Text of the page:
PRRT2: A major cause of infantile epilepsy and other paroxysmal disorders of childhood

Carlo Nobile, Pasquale Striano

Research output: Contribution to journalArticlepeer-review


In the past 2 years, mutations in the PRRT2 gene have been identified in patients and families with a variety of early-onset paroxysmal disorders, including various paroxysmal dyskinesias, benign familial infantile seizures, hemiplegic migraine, and episodic ataxia. In this chapter, we describe the wide clinical spectrum associated with PRRT2 mutations and present the current hypotheses on the underlying pathophysiology. Through its interaction with the presynaptic plasma membrane protein SNAP25, the PRRT2 protein may play a role in synaptic regulation in the cortex and basal ganglia. PRRT2 mutations likely have a loss-of-function effect and result in synaptic deregulation and neuronal hyperexcitability. The molecular bases underlying phenotypic variability are still unclear. Elucidating the molecular pathways linking the genetic defect to its clinical expression will improve treatment of these disorders.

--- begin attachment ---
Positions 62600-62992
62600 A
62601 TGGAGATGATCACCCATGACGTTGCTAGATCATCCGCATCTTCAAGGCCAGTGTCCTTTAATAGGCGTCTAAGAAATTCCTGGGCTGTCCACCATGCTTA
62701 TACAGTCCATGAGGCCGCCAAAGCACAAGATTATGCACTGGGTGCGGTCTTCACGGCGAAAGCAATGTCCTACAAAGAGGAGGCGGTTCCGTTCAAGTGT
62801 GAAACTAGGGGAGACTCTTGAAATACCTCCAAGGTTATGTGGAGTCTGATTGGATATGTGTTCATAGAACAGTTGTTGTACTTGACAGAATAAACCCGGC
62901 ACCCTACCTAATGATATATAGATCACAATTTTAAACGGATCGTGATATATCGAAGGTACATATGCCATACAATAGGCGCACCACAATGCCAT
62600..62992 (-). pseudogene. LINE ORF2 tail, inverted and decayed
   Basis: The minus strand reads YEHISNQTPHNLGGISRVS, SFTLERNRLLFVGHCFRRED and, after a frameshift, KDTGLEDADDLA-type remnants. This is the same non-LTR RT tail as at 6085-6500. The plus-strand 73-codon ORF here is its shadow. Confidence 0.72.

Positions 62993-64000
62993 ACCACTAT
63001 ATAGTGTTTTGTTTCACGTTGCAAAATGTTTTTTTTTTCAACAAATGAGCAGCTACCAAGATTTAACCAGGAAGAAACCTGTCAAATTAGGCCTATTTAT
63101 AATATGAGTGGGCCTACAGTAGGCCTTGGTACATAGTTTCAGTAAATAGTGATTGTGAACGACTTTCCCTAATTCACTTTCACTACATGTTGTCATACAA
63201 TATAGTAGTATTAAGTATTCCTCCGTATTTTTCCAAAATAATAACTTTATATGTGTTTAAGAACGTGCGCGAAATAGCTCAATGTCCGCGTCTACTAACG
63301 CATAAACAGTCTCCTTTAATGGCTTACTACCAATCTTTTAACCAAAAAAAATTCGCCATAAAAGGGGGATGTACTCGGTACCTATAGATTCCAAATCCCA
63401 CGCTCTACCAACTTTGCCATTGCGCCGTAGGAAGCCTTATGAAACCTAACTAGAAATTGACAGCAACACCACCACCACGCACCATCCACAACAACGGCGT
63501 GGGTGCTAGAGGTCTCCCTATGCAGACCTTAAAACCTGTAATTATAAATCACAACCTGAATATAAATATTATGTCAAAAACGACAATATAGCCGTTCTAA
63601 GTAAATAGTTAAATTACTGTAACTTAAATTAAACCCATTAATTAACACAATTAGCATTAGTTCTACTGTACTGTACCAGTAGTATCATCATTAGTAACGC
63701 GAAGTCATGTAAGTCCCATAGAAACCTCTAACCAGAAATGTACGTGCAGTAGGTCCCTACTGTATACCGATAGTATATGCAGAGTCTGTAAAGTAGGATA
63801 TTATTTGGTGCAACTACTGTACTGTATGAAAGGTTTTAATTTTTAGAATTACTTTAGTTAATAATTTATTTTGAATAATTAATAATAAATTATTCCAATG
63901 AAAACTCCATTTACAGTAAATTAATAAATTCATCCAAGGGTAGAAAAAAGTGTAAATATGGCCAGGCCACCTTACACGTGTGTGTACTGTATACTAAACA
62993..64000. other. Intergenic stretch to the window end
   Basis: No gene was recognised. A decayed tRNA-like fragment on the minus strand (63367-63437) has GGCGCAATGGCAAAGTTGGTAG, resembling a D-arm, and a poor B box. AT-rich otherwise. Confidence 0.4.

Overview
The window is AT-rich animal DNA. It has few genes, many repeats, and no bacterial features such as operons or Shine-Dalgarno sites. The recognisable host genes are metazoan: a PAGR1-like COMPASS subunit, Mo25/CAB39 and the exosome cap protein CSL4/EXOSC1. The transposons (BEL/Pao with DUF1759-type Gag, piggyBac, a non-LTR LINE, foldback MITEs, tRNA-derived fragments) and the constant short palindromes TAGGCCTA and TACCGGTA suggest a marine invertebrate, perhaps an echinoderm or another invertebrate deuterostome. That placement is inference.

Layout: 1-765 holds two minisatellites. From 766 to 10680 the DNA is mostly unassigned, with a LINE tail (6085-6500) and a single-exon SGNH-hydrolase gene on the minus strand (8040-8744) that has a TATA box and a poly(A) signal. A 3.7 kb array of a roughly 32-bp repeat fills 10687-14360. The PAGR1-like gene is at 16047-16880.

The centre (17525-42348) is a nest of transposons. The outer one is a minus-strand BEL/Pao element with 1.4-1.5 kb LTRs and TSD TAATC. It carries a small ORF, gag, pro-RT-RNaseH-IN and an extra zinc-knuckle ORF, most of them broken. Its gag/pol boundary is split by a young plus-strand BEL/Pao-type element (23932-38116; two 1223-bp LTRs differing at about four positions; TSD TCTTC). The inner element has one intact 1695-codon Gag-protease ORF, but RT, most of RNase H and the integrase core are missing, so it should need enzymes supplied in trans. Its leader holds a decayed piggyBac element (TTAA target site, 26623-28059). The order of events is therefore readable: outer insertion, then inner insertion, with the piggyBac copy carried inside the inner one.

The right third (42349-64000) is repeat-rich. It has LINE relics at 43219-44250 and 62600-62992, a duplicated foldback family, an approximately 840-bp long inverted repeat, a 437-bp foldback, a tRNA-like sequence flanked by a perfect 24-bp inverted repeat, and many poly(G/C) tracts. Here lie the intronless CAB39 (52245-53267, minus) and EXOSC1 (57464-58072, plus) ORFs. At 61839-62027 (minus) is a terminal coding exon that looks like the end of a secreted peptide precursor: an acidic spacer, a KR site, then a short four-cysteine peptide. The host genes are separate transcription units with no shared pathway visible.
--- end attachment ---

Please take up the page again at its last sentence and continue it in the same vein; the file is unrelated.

Original languageEnglish
Pages (from-to)141-158
Number of pages18
JournalProgress in Brain Research
Issue numberC
Publication statusPublished - 2014


  • Benign familial infantile convulsions
  • Episodic ataxia
  • Hemiplegic migraine
  • Migraine
  • Mutations
  • Paroxysmal dyskinesia
  • Pleiotropy
  • PRRT2
  • SNAP25

ASJC Scopus subject areas

  • Neuroscience(all)
  • Medicine(all)


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